Signs & Symptoms
Bartonella infections can cause varying degrees of illness, from benign lymphadenopathy to life-threatening systemic disease. In cases of B. henselae infections, lymph nodes (especially around the head, neck, and upper limbs) may become inflamed. Fever, headache, and loss of appetite may occur. Rare complications are bacillary angiomatosis and Parinaud’s oculoglandular syndrome.
A number of studies demonstrate the roll of B. henselae as a concurrent infection in cases of Borreliosis. In one study, elevated levels of B. henselae-specific antibodies were detected by immunoflorescent assay in a number of patients, and B. henselae-specific DNA was detected in their blood and cerebrospinal fluid. B. henselae-specific DNA was also detected in live ticks obtained from the households of two of these patients.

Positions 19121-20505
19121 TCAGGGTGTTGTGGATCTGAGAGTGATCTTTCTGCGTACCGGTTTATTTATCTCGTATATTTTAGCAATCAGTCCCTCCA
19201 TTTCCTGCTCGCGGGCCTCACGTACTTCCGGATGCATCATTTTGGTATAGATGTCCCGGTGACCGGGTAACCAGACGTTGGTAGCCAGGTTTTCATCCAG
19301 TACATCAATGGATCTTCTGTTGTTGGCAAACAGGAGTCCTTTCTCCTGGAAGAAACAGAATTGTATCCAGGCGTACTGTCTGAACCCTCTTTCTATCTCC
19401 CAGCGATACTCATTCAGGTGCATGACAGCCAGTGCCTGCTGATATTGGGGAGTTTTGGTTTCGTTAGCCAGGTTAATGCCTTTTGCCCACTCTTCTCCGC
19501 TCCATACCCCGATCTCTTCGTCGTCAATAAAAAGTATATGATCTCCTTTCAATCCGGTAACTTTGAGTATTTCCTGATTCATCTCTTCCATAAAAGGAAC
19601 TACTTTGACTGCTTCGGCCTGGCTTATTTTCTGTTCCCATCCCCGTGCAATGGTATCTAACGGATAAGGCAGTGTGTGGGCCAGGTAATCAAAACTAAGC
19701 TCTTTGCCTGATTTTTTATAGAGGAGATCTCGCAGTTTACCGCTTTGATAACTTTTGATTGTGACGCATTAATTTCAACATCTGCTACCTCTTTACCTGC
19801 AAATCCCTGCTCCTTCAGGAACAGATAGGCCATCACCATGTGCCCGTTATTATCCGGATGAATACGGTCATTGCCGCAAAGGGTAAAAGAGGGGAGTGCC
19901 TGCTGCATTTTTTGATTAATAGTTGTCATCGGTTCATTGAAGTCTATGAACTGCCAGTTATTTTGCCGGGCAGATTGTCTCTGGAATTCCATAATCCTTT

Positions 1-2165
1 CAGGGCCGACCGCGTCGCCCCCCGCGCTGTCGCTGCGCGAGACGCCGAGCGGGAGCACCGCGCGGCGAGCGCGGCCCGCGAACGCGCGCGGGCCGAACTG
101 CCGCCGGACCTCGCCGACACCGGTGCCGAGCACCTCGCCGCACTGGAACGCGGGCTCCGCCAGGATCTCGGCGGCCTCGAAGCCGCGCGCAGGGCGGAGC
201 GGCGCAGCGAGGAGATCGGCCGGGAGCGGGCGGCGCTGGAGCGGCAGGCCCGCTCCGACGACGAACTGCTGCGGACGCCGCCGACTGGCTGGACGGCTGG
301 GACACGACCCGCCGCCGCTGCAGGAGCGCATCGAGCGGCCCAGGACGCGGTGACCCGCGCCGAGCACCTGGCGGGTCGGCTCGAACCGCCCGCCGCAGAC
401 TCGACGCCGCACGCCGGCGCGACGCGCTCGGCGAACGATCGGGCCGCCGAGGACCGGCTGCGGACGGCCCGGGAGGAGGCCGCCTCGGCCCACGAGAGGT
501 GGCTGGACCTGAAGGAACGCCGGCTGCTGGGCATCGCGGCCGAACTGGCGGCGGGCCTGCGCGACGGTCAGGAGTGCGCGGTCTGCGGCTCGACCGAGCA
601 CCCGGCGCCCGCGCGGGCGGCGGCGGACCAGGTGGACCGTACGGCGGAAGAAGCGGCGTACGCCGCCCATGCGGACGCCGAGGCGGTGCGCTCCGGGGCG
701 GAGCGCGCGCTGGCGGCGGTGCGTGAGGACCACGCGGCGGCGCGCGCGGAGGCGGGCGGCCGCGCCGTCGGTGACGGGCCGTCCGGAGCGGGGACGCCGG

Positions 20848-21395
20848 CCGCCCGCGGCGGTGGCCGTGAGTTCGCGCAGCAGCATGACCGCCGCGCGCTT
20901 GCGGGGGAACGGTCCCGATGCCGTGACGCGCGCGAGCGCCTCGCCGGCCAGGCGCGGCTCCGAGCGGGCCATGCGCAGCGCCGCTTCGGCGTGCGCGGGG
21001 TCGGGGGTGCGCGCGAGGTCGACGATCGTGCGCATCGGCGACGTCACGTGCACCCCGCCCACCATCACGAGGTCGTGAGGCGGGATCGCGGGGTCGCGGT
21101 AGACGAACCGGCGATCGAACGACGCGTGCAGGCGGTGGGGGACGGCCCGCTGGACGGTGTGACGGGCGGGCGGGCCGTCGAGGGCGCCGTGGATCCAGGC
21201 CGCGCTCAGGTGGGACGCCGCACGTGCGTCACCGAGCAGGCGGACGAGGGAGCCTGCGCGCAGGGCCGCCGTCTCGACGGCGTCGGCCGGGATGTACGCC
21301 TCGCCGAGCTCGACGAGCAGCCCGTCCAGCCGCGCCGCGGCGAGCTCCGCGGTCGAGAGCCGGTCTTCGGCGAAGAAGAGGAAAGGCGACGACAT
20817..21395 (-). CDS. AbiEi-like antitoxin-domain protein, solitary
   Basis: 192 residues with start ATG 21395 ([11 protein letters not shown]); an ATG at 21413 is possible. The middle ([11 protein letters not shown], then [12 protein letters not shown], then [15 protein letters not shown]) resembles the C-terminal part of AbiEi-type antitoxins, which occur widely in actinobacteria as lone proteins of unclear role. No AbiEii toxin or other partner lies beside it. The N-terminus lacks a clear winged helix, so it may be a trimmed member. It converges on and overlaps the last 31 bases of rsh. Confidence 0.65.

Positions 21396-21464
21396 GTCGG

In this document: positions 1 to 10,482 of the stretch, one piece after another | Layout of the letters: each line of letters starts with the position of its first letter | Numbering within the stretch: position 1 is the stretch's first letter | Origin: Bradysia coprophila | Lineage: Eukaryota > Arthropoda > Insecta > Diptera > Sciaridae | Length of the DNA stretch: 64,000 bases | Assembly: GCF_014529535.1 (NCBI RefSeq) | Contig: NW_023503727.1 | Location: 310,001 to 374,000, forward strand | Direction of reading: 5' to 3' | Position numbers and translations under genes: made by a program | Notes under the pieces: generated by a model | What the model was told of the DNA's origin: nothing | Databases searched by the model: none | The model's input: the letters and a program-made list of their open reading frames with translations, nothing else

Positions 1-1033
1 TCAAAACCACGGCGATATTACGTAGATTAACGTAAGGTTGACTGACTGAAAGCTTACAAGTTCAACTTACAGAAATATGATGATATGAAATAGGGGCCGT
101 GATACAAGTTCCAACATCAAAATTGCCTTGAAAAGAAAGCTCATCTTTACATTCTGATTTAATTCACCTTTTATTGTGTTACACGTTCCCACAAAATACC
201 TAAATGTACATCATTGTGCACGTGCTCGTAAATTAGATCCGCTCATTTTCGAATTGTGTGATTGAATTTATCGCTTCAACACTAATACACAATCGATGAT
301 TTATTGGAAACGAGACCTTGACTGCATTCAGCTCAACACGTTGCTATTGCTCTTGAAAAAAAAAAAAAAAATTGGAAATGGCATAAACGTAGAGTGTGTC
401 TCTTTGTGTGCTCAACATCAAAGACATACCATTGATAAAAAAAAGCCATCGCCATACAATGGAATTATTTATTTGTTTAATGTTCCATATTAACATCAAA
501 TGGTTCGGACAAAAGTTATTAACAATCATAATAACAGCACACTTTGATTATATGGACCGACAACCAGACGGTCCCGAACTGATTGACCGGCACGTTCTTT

The incubation of B. henselae is generally 3-12 days. A lesion may appear at the site of inocculation, but this may be difficult to identify in cases of Borreliosis when it could be combined with an Erythema Migrans rash. After 1-3 weeks, lymphadenopathy generally appears and is combined with a low-grade fever. Atypical presentations include encephalopathy, joint inflammation, vision loss and respiratory dysfunction. More acute disease may precede, or occur without, lymphadenopathy.